Apollo 9 is the one of only two Apollo Command Modules flown in space on display west of the Rocky Mountains. The spacecraft was moved on May 18, 2004 from its former home at the Michigan Space and Science Center, where it had been on exhibit for more than two decades, and carefully transported to the San Diego Air & Space Museum. The exhibit opened to the public on July 21, 2004 - the day after the 35th anniversary of the first manned lunar landing. Built by the North American Rockwell Space Systems Division in Downey, California, the spacecraft, named “Gum Drop” by its crew, currently resides in the Museum’s Rotunda, enabling visitors a close look at this vital piece of American space flight history.
The Apollo 9 crew consisted of Gemini program veterans James McDivitt as Mission Commander, Dave Scott as Command Module Pilot, and rookie Russell L. Schweickart as the Lunar Module Pilot. During a 10-day mission launched on March 3, 1969, the crew accomplished the first tests of the Lunar Module, or LM, that would take a crew to the surface of the Moon. For the first time in space flight history, crew-members flew in a spacecraft, the LM, designed to operate only in the vacuum of space. McDivitt and Schweickart separated the LM from the Command Module and maneuvered as far as 113 miles away before returning for a successful rendezvous and docking. In addition to putting the LM through its paces, LM Pilot “Rusty” Schweickart successfully tested the Portable Life Support System that astronauts would wear on the Moon’s surface. The success of Apollo 9 paved the way for the Apollo 10 crew to take their Lunar Module within nine miles of the Moon’s surface as a dress rehearsal for the subsequent landing of Apollo 11 on July 20, 1969.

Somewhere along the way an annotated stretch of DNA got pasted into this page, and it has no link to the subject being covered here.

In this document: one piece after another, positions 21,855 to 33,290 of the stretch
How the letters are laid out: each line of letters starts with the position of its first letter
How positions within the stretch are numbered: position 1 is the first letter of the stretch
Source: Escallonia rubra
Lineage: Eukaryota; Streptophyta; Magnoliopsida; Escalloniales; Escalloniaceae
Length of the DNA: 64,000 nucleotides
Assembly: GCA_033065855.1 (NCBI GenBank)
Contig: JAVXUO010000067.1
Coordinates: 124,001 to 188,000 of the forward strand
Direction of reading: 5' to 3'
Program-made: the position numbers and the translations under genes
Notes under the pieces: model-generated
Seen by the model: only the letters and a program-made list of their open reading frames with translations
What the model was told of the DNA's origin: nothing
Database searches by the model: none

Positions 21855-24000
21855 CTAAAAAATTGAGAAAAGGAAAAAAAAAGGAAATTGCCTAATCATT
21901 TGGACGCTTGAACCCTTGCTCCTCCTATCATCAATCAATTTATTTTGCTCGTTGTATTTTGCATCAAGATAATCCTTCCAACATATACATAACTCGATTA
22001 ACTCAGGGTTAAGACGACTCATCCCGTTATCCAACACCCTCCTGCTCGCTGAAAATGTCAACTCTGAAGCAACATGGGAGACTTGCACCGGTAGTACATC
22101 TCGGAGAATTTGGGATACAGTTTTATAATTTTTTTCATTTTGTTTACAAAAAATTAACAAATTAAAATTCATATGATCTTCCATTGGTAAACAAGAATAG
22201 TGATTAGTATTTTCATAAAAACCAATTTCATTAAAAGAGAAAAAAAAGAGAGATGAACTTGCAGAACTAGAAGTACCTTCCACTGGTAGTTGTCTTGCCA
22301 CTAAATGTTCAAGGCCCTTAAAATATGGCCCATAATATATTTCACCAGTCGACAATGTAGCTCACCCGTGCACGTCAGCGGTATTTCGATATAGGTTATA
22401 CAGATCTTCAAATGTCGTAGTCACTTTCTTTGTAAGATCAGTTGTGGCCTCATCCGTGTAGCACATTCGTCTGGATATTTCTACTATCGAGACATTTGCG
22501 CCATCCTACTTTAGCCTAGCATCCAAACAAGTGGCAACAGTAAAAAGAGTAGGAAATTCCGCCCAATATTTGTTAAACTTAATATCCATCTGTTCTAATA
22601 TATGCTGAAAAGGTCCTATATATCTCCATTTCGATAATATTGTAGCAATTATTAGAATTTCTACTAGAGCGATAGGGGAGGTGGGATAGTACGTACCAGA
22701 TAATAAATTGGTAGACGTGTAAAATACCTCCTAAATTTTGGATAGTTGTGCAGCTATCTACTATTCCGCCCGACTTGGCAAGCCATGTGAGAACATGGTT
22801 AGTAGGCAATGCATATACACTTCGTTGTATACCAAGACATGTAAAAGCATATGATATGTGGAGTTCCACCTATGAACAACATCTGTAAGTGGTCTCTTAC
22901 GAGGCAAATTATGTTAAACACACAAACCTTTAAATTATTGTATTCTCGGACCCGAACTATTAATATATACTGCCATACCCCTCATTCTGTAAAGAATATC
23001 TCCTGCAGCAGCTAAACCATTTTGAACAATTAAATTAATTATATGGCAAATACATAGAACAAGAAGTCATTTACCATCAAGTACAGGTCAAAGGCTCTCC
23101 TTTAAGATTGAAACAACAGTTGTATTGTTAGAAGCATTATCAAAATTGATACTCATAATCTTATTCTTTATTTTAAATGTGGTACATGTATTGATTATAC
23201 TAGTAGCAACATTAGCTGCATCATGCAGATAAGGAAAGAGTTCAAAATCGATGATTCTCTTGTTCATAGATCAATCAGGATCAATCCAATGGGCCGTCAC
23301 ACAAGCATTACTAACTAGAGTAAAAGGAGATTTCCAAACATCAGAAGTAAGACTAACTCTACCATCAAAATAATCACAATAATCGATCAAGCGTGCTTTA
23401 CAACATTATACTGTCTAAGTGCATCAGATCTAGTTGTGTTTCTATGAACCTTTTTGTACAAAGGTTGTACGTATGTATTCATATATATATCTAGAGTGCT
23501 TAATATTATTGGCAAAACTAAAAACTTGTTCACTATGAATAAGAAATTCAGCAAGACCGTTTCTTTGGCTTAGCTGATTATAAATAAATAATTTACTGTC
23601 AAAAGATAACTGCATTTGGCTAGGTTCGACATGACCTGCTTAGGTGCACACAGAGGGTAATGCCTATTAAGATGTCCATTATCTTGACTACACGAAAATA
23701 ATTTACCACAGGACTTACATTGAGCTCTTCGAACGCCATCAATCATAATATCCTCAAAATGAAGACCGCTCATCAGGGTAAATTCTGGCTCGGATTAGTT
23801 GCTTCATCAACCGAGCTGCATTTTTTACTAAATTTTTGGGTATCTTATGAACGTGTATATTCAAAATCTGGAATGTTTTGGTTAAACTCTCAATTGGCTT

The Command Module is on loan from the Smithsonian’s National Air and Space Museum in Washington, D.C. NASM has in its collection all manned spacecraft flown in America’s space program.